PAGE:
How This Environmentally and Economically Savvy Game Changer Plans on Saving Wakulla County

TCC’s Wakulla Environmental Institute
Courtesy Wakulla Environmental Institute

Life in Wakulla County hasn’t been easy over the last decade. Rattled by the Great Recession of the mid-to-late 2000’s, this small community has had to face the hardship of a dying oyster industry head on. For many, the changing tides have made traveling to Tallahassee in search of increased economic opportunity, as well as viable employment options, an absolute necessity.  

But the winds of fate may be whistling through this sleepy community faster than many folks realize.

Tallahassee Community College’s newly designed Wakulla Environmental Institute — scheduled to open to students in the fall of 2014 — is a real game changer for the region. If successful, the school not only carries the potential to put a fresh stream of well-informed, highly skilled workers and entrepreneurs into the local economy, it also has the power to impact a little thing called “ecotourism.” 

Academics and the Importance of Aquaculture

The plan, which was originally conceived 15 years ago by Bill Law, former president of TCC, is for the Institute to offer two-year Associate of Science degrees in an array of ecologically responsible fields. Throughout their schooling students will receive onsite training, though the majority of their course work will actually be done online. Degree options will include Hospitality and Tourism Management, Aquaculture Management, Parks and Leisure Services Technology, Agribusiness Management and Recycling. 

“These [majors] are designed for once they get out, once they graduate, to go right into a job,” explained WEI Executive Director Bob Ballard. 

For Ballard, who described the Institute’s role as a “one-stop shop for all things environmental,” the mission behind WEI is really quite simple: to preserve a way of life while staying in tune with the changing times.

“What I envision is the sons and daughters of oystermen who want to start their own business but aren’t quite sure what they want to do,” said Ballard of the Institute’s prospective student population. “They love what dad did and granddad did, but they don’t see a future in that, though they want to carry on the tradition. How do you do that? You do aquaculture. You do aquaculture oysters.”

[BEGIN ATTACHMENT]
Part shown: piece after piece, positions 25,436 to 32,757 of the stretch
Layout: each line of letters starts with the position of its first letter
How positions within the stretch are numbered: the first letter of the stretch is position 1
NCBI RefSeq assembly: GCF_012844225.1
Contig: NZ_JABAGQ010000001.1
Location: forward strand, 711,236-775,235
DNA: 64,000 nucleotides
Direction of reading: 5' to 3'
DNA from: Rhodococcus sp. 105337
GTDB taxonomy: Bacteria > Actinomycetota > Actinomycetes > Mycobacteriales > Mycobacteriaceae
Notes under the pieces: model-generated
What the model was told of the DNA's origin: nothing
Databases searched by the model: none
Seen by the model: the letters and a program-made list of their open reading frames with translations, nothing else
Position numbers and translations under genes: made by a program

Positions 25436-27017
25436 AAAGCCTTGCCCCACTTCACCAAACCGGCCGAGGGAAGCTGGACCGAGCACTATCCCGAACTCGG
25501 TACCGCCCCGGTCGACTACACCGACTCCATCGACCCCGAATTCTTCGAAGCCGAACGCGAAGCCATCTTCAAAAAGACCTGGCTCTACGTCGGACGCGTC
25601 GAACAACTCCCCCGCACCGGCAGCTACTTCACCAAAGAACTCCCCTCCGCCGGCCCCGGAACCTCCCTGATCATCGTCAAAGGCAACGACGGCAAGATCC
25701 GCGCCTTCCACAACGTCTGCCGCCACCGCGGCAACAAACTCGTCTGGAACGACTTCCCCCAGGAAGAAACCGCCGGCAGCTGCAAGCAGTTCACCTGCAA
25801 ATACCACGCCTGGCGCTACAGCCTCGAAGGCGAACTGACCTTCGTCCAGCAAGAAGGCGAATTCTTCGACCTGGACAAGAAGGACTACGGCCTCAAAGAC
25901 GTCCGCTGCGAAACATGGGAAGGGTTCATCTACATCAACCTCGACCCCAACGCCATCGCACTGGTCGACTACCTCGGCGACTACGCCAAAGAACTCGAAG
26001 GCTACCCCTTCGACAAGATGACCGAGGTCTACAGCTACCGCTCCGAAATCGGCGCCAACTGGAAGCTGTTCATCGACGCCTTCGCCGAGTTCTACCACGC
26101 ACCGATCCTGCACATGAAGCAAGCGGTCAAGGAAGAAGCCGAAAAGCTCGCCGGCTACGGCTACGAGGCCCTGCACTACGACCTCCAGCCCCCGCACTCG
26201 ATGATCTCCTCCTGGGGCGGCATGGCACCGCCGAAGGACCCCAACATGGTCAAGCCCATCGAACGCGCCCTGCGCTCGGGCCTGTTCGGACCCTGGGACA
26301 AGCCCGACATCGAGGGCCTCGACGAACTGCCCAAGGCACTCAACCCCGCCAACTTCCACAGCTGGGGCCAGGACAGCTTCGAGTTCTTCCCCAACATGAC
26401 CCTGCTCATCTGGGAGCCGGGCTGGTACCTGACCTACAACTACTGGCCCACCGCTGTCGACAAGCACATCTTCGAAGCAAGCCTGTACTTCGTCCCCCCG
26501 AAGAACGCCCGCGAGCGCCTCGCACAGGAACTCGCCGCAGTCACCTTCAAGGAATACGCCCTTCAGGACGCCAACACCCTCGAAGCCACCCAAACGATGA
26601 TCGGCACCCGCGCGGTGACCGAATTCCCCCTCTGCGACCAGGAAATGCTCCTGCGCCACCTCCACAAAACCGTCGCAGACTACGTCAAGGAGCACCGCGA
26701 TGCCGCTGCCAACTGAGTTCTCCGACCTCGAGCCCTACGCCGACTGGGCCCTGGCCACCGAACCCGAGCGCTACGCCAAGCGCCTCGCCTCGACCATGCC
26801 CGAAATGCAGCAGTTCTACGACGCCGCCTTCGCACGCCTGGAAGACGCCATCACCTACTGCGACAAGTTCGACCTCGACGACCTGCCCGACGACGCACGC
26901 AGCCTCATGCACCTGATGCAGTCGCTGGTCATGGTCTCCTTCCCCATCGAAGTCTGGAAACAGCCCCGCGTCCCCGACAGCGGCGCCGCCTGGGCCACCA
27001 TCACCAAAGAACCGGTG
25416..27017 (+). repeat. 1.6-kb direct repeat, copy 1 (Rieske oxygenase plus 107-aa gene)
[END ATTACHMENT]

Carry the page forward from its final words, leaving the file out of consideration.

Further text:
Oyster farming, or oyster aquaculture, is a well-established method of maritime harvesting, and will thus be one of the most well equipped areas of study at WEI. The practice itself is an ancient one, with ties as far back as the Roman Empire. Today, politics are a tad more involved, but the basic principals are the same. After obtaining a lease from the governor and Florida Cabinet for state-owned submerged lands, the oyster seeds are purchased from a hatchery — of which there are three of in Florida — and placed in anchored plastic cages. When rotated and monitored once weekly, the oysters have a 90 percent chance of growing to adulthood within 10 to 12 months. Compared to the reported one-in-a-thousand that survive through adulthood in the wild, the jump is startling. 

It’s just the sort of innovation that Wakulla County needs — and that WEI can deliver. According to a 2012 report by the Florida Department of Agriculture and Consumer Services, the Apalachicola oyster population can be, and frequently has been, depleted by a number of factors, often including climatic conditions, water quality, drought and flood events, catastrophic storms and hurricanes, natural mortality from diseases and predation, and fisheries. 

Oyster aquaculture can help control those variables. 

Since oysters operate under a natural filtration system, the process of oyster aquaculture has practically no negative environmental impact and can often help promote an even healthier ecosystem — making oyster aquaculture the environmentally and economically preferred method. A truth some Wakulla residents like Leo Lovel, owner of Spring Creek Restaurant in Crawfordville, have already found out for themselves. 

Together with his wife and two sons, Lovel has owned, operated and supplied much of the seafood to his eatery for the last 30 years. But after a series of natural disasters and stricter regulations hit the Gulf Coast, business was suffering.